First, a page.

Ghost Mine is set in the abandoned mining town of Hecla, Wyoming, which is an actual mining ghost town! Reading about it is what inspired me to write the book. A couple of years ago, some dude made a video of his trip to Hecla. I kept waiting for something to snatch this guy up and drag him into a mine. If he even was in Hecla. Either way, it amused me for a spell.
Of course, the book is also chocked full of stories of ghosts, Djinn and so much more. I invite you all to mosey on down to your bookstore or laptop to rustle up a copy of Ghost Mine and tell me what you think of my yarn. I’ll be tipping back a bottle of whiskey and waitin’ for you to come a calling.
After a minor delay, GHOST MINE is only two weeks away. Formerly known as Hell Hole, my little weird western has just about everything you can imagine within its pages. Cowboys, Teddy Roosevelt, Rough Riders, ghost towns, abandoned mines, a love story, mystery, Bigfoot, Black-Eyes kids, ghosts, demons and so much more.
I haven’t written anything like it before or since. What was the inspiration behind this bizarre tale? I opened up about reasons why I chose to head west over at DARK READS . Check it out to get a little behind the scenes insight into how many books come to be.
Those of you who know me know I’m not a vampire guy. I leave that for my comrade in Monster Men arms, Jack Campisi. But when I was asked to write an essay about an offbeat vampire movie, I was actually excited. My initial thought was to wax poetic about The Hunger, starring David Bowie and Susan Sarandon. Alas, someone had already taken it. (By the way, some other vampire movies I dig are Rabid, Near Dark and Let The Right One In)
Luckily, no one had snagged my actual vamp favorite, The Vampire Lovers, starring the lovely Ingrid Pitt. I recently took my daughter to see it in 35MM at the Alamo and she loved it, too. Chip off the old beast.
Well, if you’re a lover of vampires in cinema, you’ll definitely want to check out STRANGE BLOOD.
STRANGE BLOOD contains my ‘insightful’ essay on The Vampire Lovers and 70 other off the beaten track vampire flicks. Here’s a little on the book:
This is an overview of the most offbeat and underrated vampire movies spanning nine decades and 23 countries.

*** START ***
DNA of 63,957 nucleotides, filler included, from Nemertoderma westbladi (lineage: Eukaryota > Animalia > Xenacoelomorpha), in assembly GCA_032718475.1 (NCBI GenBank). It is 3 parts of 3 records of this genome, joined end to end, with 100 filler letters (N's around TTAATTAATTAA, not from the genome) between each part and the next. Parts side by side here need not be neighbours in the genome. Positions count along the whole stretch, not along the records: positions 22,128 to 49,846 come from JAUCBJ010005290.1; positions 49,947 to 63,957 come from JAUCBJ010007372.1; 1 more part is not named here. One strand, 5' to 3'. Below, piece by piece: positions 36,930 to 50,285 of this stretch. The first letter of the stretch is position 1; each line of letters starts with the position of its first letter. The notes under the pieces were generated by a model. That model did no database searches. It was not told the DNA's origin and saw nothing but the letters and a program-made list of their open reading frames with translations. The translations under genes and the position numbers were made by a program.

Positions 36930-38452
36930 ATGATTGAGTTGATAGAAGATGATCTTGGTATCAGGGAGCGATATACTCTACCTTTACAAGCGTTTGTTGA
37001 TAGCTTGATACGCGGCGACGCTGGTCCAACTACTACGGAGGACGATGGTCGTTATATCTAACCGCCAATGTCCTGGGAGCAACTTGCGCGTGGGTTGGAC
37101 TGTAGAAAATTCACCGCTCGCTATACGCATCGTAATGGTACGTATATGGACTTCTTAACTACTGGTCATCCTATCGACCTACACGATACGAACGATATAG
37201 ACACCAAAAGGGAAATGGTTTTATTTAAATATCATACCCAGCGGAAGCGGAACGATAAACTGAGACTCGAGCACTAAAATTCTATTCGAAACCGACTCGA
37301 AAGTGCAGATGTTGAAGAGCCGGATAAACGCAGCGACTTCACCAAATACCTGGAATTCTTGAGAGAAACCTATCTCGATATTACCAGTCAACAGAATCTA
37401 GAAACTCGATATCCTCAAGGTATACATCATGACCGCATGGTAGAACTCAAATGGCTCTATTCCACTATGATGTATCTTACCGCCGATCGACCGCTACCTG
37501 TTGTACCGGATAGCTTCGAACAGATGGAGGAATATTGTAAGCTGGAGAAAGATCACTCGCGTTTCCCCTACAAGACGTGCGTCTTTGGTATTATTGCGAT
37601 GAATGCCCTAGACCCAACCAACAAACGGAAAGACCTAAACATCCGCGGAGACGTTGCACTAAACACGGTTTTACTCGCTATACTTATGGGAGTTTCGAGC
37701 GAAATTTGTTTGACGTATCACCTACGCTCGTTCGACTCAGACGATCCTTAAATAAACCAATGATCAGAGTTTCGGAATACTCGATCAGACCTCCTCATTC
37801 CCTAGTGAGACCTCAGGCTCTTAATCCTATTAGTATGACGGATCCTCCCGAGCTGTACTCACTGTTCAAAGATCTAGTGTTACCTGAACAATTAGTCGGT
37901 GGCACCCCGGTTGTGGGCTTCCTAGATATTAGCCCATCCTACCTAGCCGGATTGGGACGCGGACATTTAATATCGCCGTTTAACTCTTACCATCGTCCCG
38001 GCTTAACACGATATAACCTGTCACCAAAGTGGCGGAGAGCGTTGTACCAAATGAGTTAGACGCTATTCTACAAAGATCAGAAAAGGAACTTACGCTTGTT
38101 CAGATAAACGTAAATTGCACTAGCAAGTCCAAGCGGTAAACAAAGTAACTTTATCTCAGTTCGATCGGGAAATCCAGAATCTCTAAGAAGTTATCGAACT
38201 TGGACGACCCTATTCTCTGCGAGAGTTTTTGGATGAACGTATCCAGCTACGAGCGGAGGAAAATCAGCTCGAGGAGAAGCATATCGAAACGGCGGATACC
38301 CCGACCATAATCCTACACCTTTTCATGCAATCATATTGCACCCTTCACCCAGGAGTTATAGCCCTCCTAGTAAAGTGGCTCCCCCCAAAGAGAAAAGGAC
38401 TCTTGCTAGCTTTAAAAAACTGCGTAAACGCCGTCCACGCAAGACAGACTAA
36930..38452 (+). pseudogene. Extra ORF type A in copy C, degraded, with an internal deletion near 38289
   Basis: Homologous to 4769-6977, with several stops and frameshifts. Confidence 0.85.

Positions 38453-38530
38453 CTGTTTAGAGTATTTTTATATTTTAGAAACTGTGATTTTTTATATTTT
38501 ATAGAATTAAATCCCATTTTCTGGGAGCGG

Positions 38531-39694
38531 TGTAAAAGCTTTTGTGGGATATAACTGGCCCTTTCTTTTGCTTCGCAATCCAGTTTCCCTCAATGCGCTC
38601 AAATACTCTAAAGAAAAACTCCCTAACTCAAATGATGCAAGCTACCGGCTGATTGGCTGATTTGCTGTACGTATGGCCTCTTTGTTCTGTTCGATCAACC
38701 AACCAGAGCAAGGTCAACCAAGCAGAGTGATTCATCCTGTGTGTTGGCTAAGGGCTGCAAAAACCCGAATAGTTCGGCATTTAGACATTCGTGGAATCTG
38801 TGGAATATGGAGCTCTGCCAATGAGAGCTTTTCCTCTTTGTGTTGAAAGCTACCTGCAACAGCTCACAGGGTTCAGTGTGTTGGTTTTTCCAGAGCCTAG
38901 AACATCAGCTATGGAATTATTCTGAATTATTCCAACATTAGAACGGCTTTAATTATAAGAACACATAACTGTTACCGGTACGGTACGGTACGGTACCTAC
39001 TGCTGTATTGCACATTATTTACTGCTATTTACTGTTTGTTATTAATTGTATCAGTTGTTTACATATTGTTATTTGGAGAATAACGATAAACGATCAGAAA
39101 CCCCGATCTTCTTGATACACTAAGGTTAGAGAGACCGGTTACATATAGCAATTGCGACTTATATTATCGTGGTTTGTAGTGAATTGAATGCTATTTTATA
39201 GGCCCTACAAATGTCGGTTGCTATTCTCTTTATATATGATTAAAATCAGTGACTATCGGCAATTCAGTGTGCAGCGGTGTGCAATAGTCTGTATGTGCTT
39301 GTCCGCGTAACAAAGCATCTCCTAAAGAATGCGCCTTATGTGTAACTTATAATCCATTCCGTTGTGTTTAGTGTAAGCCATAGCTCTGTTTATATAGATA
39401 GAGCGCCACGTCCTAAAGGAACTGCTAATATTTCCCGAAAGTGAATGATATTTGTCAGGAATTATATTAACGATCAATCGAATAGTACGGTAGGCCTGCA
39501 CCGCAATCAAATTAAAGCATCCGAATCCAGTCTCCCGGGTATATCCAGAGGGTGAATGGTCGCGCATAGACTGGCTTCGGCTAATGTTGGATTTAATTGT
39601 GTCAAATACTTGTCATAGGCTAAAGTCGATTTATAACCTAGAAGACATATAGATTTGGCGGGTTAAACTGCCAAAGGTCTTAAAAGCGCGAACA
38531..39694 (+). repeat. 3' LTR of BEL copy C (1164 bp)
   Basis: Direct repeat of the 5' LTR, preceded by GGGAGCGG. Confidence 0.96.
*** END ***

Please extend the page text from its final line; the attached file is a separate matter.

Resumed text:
Strange Blood encompasses well-known hits as well as obscurities that differ from your standard fang fare by turning genre conventions on their head. Here, vampires come in the form of cars, pets, aliens, mechanical objects, gorillas, or floating heads. And when they do look like a demonic monster or an aristocratic Count or Countess, they break the mold in terms of imagery, style, or setting. Leading horror writers, filmmakers, actors, distributors, academics, and programmers present their favorite vampire films through in-depth essays, providing background information, analysis, and trivia regarding the various films. Some of these stories are hilarious, some are terrifying, some are touching, and some are just plain weird. Not all of these movies line up with the critical consensus, yet they have one thing in common: they are unlike anything you’ve ever seen in the world of vampires. Just when you thought that the children of the night had become a tired trope, it turns out they have quite a diverse inventory after all.
That synopsis have your blood running? Then pick up Strange Blood today!
Like my wife, I’m sure you Hellions need a break from me from time to time. Put your hands together and give a warm welcome for author JG Faherty and by all means, pick up a copy of his latest book, Houses of the Unholy.
I thought long and hard about what to write for my guest post. And I decided rather than talk about what scares me, or why I wrote a certain book, or why does everyone love zombies (or vampires, or clown-faced killers), I would write about what I hope for from the things I write. Most horror writers will say they want to scare their readers, or entertain them, or perhaps maybe even make them think about this social or political issue. And that’s all true to a degree.
But for me, there’s something else.
What I like to write are stories that make you uncomfortable.
There are a lot of ways to do that. You can hit readers over the head with buckets of gore and you can sneak up behind them and give them a jump scare. Keep them at the edge of their seat with non-stop action or be so subtle they don’t even know they’re scared until later that night while they’re lying in bed with the lights off and still thinking about that certain scene in the story.